31 December 2020 marks the end of the transition period when the UK will leave the EU’s Single Market and Customs Union.
Arne Mielken tells British business owners there is no quick fix for those seeking a free trade agreement between the UK and US following Brexit. And he says such a deal may be more difficult than ever, in the wake of the recent American election.
For many, the ongoing Covid-19 pandemic has resulted in drastic operational changes, be that reducing the workforce, implementing remote working, and for some even expanding.
In recent years there has been an increasing number of small-to-medium enterprises (SMEs) dipping their toes in international waters.
With the government’s recent introduction of the Internal Market Bill, Brexit uncertainty has kicked up a notch.
Despite being amongst his biggest donors, the new President Elect Joe Biden ran his campaign with a tougher line on big tech than the incumbent president, Trump.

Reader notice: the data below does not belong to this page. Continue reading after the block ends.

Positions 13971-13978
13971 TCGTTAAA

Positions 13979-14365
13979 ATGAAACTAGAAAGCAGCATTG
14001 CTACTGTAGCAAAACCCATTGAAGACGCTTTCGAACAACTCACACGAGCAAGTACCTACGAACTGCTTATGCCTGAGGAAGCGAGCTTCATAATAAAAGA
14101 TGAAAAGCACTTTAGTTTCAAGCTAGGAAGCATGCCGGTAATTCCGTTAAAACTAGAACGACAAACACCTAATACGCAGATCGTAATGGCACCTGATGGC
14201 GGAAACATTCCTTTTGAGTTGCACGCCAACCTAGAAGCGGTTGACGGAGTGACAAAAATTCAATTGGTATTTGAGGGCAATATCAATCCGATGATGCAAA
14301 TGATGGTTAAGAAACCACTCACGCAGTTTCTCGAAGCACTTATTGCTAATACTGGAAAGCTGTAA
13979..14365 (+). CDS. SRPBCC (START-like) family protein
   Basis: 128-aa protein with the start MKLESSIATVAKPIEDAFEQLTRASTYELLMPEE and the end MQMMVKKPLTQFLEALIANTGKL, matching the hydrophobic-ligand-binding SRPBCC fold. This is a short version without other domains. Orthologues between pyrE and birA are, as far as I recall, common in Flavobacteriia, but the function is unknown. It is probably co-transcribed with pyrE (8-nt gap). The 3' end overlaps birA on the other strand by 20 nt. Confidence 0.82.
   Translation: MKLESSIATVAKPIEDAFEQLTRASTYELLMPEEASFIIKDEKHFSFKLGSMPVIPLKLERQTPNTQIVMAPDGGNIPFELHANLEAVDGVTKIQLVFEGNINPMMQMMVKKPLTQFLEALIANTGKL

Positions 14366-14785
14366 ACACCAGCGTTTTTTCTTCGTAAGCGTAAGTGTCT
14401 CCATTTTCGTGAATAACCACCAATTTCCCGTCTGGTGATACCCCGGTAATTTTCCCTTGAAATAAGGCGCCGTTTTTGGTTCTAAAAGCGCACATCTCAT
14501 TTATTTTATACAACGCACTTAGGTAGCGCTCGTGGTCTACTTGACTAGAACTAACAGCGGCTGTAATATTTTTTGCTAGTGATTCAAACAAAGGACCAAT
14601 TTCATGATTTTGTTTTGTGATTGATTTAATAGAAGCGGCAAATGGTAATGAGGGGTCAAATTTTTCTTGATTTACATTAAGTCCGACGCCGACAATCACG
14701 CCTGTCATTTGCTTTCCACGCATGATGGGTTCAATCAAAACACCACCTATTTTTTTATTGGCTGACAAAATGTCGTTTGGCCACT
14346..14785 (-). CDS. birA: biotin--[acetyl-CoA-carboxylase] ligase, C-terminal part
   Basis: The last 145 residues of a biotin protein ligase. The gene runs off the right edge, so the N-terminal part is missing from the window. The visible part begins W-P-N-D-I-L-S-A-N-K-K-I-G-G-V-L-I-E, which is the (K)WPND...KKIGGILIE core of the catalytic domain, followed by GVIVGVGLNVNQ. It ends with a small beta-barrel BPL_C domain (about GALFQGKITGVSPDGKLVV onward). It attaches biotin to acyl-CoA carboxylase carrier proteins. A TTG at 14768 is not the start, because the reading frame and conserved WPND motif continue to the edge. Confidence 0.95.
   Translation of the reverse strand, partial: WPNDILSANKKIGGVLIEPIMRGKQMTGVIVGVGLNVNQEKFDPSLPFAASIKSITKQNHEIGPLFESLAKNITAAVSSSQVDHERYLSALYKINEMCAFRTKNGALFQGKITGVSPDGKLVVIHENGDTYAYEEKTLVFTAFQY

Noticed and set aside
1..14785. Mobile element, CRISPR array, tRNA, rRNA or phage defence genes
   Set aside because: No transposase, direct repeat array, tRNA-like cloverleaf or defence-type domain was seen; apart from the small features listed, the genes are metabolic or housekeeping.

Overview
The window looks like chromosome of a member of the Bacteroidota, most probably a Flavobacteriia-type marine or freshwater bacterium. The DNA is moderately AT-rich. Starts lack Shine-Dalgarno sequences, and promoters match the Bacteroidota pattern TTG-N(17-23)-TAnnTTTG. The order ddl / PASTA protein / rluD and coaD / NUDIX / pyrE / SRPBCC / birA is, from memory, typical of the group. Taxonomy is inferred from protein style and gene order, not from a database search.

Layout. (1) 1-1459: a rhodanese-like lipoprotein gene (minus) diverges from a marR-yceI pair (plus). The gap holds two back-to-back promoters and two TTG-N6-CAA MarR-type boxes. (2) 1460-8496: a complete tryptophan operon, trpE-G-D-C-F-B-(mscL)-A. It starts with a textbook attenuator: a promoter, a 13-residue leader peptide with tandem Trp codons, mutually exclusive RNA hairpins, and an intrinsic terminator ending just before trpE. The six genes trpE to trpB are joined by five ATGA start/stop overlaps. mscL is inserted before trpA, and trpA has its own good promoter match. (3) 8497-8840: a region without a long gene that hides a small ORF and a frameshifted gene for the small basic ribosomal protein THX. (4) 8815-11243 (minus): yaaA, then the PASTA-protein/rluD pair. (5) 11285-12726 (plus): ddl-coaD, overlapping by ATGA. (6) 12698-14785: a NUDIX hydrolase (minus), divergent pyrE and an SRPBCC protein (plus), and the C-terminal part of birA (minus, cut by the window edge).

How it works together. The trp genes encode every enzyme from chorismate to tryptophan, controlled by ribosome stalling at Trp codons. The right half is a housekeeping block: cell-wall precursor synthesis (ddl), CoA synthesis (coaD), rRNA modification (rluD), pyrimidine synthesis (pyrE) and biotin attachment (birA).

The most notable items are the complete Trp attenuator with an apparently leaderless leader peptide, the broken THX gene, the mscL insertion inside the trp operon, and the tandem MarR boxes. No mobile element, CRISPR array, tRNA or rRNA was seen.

The pandemic has affected companies of all shapes and sizes across the world, and for small-to-medium sized businesses (SMBs) the Coronavirus-induced challenges are particularly great.
Eze Nwaka, owner of Leather + Cotton, has secured two international deals in the US and Dubai all while maintaining a full-time job
Once you have considered all the key factors in expanding overseas, you’ll need to look at designing and delivering an expansion in line with your growth plans.
We have until the end of the year to agree our future relationship with the EU. As the clock keeps ticking, with no definitive view on where we stand, can businesses future-proof their corporate structures?